- Are you unsure how to conduct valid workplace investigations?
- Have you received an informal complaint or a formal grievance letter from a staff member and are not sure what to do?
- Does the complaint seem too trivial to address?
- When is a grievance or complaint informal or formal, serious or less serious?
- Are you looking for an independent and impartial third party to handle the complaint process?
Progressive businesses embrace workplace investigations
Businesses who value their employees will always acknowledge any workplace grievance or complaint and quickly move to address the issues through a workplace investigation. If you are not sure what to do, Workplace Conflict Resolution can advise you of the most appropriate course of action – whether that be an informal or formal process – and then deliver a resolution process in a timely, respectful and professional manner with minimal disruption to the work environment and minimal damage to working relationships.
Where the allegations put forward in a complaint involve misconduct according to the organisation’s policies and/or workplace legislation, businesses have an obligation and a responsibility to ensure the matter is appropriately investigated.
If an anonymous workplace complaint has been lodged and the allegations would amount to a breach of policy if substantiated, we recommend that you refer to this blog post on anonymous workplace complaints before taking any action. If you need additional support in handling the complaint, please contact us via the options below.
Workplace Investigations FAQ
Workplace investigations can be a difficult time for all concerned. Apart from the stress of the situation there is also the stress of ensuring that proper process is followed and that policies are adhered to. Many mistakes are made by managers and HR personnel because they are not familiar with the protocols or rights of all the parties involved.
We’ve compiled a resource of Frequently Asked Questions About Workplace Investigations for managers and human resource personnel. The resource includes a video and pdf transcript of Catherine Gillespie, Managing Director of Workplace Conflict Resolution, answering 29 commonly asked questions. To access your copy of the video and transcript click below.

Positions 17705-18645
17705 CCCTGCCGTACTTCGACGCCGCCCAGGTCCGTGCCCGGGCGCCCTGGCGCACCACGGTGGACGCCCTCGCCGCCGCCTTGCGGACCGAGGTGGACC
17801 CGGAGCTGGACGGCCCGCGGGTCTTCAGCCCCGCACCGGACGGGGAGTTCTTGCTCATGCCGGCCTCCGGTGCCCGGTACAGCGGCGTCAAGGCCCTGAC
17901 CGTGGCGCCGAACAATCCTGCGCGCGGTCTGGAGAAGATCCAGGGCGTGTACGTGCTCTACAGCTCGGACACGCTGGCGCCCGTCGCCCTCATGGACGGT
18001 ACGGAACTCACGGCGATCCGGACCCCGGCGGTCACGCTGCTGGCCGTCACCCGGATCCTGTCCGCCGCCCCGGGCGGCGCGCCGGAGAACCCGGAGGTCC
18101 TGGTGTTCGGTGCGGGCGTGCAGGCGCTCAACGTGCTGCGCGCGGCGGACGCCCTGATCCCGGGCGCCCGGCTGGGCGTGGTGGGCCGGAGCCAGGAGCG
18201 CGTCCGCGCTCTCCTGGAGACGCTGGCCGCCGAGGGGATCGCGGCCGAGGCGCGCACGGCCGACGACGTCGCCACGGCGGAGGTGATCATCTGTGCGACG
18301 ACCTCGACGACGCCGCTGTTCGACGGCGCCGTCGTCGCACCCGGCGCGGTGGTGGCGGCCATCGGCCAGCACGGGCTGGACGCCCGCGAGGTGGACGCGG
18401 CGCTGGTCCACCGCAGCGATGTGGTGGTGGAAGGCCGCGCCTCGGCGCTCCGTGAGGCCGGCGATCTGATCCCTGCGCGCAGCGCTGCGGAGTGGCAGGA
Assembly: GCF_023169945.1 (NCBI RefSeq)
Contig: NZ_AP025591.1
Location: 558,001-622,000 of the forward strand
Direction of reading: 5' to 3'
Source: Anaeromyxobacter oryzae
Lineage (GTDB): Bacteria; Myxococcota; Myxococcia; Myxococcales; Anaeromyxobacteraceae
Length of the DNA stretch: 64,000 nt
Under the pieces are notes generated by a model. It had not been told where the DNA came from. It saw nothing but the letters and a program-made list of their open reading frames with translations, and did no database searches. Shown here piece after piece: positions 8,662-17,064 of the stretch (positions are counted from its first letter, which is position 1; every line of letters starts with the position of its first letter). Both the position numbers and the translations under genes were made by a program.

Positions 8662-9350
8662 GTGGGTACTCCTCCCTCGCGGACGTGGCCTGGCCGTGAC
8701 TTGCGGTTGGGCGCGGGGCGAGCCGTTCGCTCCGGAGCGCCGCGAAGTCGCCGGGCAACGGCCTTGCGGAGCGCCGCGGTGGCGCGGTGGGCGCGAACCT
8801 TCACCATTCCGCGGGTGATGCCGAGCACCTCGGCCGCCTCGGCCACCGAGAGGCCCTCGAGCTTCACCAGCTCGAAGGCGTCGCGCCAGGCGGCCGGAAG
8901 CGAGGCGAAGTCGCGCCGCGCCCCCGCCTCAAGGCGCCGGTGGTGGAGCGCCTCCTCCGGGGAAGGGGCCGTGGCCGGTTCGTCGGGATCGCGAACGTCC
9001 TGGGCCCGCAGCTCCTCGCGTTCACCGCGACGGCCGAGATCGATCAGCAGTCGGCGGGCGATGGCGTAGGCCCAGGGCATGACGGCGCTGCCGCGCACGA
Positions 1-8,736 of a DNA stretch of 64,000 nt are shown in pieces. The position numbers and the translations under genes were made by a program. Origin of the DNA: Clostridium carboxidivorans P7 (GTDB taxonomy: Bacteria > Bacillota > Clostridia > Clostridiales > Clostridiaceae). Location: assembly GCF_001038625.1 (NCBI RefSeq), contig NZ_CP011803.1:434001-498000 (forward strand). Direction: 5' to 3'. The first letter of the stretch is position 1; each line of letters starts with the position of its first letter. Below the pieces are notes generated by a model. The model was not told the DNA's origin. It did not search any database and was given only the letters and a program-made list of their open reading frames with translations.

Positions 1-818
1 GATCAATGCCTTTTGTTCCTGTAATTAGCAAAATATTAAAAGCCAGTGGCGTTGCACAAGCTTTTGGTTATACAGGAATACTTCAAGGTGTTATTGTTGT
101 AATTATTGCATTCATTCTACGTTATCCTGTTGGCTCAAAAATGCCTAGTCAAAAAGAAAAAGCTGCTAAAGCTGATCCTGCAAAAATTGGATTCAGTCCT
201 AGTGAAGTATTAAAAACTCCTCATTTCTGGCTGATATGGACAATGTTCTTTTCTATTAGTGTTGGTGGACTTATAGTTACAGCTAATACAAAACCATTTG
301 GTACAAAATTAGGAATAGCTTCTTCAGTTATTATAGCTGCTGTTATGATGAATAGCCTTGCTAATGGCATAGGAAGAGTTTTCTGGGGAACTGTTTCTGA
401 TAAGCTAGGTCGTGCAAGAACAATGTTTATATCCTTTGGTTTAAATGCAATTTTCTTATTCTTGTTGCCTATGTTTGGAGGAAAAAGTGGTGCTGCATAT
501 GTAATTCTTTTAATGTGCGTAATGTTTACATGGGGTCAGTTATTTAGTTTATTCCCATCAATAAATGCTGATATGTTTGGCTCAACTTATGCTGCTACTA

It is appropriate to conduct a workplace department or whole organisation ‘Cultural Investigation’ when management is aware that staff are disgruntled and there are murmurings of inappropriate behaviours creating unsafe work areas but no-one wishes to raise a formal complaint.
Without a formal complaint, HR can often feel they cannot proceed to initiating workplace investigations. However, an organisation has a duty of care to taking all reasonable steps to prevent and if occurring, put a stop to bullying, harassment and other types of behaviour that could lead to physical or psychological injury.
Conducting a cultural investigation can be a vehicle for confidentially and individually collecting information from a wide number of staff. With skilled questioning and thorough analysis of the data, individual behaviours and systemic but previously unnoticed issues can be uncovered. Recommendations in regards to process, training, policy and strategy can then be made to support the redevelopment of a safe and productive working environment.
Workplace Conflict Resolution has experienced staff ready to interview employees from a single department or the whole organisation as part of a workplace investigation. The provision of a detailed and comprehensive report and post consultation meetings with management allows for best outcome decisions to be made.
Workplace Conflict Resolution can support your business to confidentially and constructively address all grievances or conduct workplace investigations.
We provide independent, impartial and thorough workplace investigations, including the provision of a comprehensive report on the process undertaken, our findings and recommended actions that could be implemented by the organisation to further manage the situation and minimise any future conflict.
The Australasian Association of Workplace Investigators (AAWI) is a professional membership association for lawyers, human resource professionals, private investigators, psychologists, risk and compliance managers, in house legal counsel and many others who conduct, manage or have a professional interest in impartial workplace investigations. AAWI is a chapter of the Association of Workplace Investigators (AWI) which is based in the United States.
AAWI mission: To promote and enhance the quality of impartial workplace investigations and provide mutual support for those who work in this field.